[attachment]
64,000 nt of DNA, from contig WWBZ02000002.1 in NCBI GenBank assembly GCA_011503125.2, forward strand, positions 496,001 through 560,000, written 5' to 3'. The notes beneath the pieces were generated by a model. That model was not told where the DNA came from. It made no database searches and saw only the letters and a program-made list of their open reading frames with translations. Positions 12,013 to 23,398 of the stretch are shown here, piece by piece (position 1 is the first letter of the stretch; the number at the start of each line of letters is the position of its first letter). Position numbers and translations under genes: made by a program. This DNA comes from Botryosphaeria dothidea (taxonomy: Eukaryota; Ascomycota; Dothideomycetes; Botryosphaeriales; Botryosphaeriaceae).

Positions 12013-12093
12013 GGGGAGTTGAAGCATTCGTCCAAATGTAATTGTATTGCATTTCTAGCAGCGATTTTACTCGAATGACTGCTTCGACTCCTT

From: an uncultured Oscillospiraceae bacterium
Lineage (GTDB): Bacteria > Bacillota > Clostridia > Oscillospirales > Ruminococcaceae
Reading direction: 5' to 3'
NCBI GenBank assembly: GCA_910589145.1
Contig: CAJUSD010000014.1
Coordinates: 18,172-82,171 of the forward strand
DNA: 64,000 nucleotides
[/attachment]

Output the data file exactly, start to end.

64,000 nt of DNA, from contig WWBZ02000002.1 in NCBI GenBank assembly GCA_011503125.2, forward strand, positions 496,001 through 560,000, written 5' to 3'. The notes beneath the pieces were generated by a model. That model was not told where the DNA came from. It made no database searches and saw only the letters and a program-made list of their open reading frames with translations. Positions 12,013 to 23,398 of the stretch are shown here, piece by piece (position 1 is the first letter of the stretch; the number at the start of each line of letters is the position of its first letter). Position numbers and translations under genes: made by a program. This DNA comes from Botryosphaeria dothidea (taxonomy: Eukaryota; Ascomycota; Dothideomycetes; Botryosphaeriales; Botryosphaeriaceae).

Positions 12013-12093
12013 GGGGAGTTGAAGCATTCGTCCAAATGTAATTGTATTGCATTTCTAGCAGCGATTTTACTCGAATGACTGCTTCGACTCCTT

From: an uncultured Oscillospiraceae bacterium
Lineage (GTDB): Bacteria > Bacillota > Clostridia > Oscillospirales > Ruminococcaceae
Reading direction: 5' to 3'
NCBI GenBank assembly: GCA_910589145.1
Contig: CAJUSD010000014.1
Coordinates: 18,172-82,171 of the forward strand
DNA: 64,000 nucleotides